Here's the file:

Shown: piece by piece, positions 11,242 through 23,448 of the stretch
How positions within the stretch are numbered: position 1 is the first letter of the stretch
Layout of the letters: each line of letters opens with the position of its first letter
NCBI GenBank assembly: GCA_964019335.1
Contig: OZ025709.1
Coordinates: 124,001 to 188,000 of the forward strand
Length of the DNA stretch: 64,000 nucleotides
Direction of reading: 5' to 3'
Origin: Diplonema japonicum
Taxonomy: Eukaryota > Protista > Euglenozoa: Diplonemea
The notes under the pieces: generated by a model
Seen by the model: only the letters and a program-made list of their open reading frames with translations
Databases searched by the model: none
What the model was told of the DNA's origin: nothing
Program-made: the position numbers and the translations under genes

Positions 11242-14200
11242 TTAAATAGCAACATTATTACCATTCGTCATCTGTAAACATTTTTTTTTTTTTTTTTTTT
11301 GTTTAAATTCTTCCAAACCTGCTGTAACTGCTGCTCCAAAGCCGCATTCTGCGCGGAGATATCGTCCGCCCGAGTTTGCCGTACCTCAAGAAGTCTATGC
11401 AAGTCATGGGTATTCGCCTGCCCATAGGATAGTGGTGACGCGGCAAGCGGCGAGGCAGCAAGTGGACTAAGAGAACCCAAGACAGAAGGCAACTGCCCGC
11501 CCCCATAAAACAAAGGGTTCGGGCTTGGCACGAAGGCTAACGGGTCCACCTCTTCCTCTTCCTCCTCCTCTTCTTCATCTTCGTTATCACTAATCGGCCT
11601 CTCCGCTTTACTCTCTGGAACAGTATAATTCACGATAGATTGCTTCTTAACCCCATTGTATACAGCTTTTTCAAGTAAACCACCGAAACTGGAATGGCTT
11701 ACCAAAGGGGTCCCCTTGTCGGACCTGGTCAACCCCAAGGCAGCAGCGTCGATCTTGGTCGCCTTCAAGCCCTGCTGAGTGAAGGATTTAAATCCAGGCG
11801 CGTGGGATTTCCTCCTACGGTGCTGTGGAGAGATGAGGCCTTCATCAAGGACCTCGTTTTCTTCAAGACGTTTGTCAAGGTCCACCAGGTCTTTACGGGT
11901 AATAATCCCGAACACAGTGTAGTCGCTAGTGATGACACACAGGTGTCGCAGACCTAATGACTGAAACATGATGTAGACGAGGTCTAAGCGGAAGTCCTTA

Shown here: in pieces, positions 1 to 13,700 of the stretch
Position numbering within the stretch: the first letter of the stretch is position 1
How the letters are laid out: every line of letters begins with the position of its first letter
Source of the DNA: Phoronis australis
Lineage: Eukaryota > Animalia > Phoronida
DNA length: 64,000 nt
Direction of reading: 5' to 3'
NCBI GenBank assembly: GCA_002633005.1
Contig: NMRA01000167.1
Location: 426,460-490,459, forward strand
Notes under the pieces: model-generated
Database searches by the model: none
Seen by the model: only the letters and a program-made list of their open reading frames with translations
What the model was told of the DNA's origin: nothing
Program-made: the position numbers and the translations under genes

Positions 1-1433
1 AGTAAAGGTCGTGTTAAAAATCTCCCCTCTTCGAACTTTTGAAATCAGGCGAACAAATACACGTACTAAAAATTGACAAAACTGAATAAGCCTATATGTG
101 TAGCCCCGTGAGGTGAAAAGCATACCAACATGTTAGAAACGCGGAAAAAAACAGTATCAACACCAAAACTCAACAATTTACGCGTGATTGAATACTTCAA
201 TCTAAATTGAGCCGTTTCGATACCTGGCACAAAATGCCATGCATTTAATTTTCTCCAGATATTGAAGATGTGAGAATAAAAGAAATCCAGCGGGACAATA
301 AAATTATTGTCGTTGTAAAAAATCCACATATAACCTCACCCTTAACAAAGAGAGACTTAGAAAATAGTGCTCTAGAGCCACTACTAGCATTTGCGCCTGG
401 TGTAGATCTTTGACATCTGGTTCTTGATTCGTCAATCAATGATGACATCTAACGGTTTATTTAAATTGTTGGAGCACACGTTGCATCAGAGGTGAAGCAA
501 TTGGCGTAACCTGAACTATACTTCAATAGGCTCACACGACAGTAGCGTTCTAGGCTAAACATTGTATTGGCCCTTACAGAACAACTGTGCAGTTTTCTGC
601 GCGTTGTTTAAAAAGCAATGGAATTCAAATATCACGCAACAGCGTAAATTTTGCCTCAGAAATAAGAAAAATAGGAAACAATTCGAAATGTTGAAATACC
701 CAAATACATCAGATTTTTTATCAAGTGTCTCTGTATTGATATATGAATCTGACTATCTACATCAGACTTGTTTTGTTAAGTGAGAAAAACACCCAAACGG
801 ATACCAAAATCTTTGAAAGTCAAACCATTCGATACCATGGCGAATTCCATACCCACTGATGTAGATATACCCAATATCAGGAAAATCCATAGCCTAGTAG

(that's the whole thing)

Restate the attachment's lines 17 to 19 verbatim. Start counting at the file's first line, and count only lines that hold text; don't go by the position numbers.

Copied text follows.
11242 TTAAATAGCAACATTATTACCATTCGTCATCTGTAAACATTTTTTTTTTTTTTTTTTTT
11301 GTTTAAATTCTTCCAAACCTGCTGTAACTGCTGCTCCAAAGCCGCATTCTGCGCGGAGATATCGTCCGCCCGAGTTTGCCGTACCTCAAGAAGTCTATGC
11401 AAGTCATGGGTATTCGCCTGCCCATAGGATAGTGGTGACGCGGCAAGCGGCGAGGCAGCAAGTGGACTAAGAGAACCCAAGACAGAAGGCAACTGCCCGC